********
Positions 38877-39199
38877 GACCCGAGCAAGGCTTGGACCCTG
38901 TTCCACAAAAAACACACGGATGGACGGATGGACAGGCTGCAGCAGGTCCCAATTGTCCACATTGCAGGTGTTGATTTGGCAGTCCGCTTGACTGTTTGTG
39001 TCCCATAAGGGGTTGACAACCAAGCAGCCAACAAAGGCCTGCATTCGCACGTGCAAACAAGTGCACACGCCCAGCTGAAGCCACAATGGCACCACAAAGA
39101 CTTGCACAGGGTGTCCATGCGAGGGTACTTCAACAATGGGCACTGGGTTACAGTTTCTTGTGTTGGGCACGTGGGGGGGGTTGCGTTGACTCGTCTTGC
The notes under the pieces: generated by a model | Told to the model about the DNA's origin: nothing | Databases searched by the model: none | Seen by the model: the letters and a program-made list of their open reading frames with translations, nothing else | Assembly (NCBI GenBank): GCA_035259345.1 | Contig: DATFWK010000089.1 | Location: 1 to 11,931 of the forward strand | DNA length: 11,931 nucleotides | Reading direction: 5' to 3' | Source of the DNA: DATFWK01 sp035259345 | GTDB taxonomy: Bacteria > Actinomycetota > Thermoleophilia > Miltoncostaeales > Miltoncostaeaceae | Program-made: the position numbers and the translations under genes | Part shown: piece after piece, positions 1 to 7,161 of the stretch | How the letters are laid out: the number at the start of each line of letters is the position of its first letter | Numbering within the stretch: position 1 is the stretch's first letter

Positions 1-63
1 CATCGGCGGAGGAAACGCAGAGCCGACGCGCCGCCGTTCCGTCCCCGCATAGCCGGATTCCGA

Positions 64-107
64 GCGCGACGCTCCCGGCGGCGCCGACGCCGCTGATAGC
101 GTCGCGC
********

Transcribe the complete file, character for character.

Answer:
Positions 38877-39199
38877 GACCCGAGCAAGGCTTGGACCCTG
38901 TTCCACAAAAAACACACGGATGGACGGATGGACAGGCTGCAGCAGGTCCCAATTGTCCACATTGCAGGTGTTGATTTGGCAGTCCGCTTGACTGTTTGTG
39001 TCCCATAAGGGGTTGACAACCAAGCAGCCAACAAAGGCCTGCATTCGCACGTGCAAACAAGTGCACACGCCCAGCTGAAGCCACAATGGCACCACAAAGA
39101 CTTGCACAGGGTGTCCATGCGAGGGTACTTCAACAATGGGCACTGGGTTACAGTTTCTTGTGTTGGGCACGTGGGGGGGGTTGCGTTGACTCGTCTTGC
The notes under the pieces: generated by a model | Told to the model about the DNA's origin: nothing | Databases searched by the model: none | Seen by the model: the letters and a program-made list of their open reading frames with translations, nothing else | Assembly (NCBI GenBank): GCA_035259345.1 | Contig: DATFWK010000089.1 | Location: 1 to 11,931 of the forward strand | DNA length: 11,931 nucleotides | Reading direction: 5' to 3' | Source of the DNA: DATFWK01 sp035259345 | GTDB taxonomy: Bacteria > Actinomycetota > Thermoleophilia > Miltoncostaeales > Miltoncostaeaceae | Program-made: the position numbers and the translations under genes | Part shown: piece after piece, positions 1 to 7,161 of the stretch | How the letters are laid out: the number at the start of each line of letters is the position of its first letter | Numbering within the stretch: position 1 is the stretch's first letter

Positions 1-63
1 CATCGGCGGAGGAAACGCAGAGCCGACGCGCCGCCGTTCCGTCCCCGCATAGCCGGATTCCGA

Positions 64-107
64 GCGCGACGCTCCCGGCGGCGCCGACGCCGCTGATAGC
101 GTCGCGC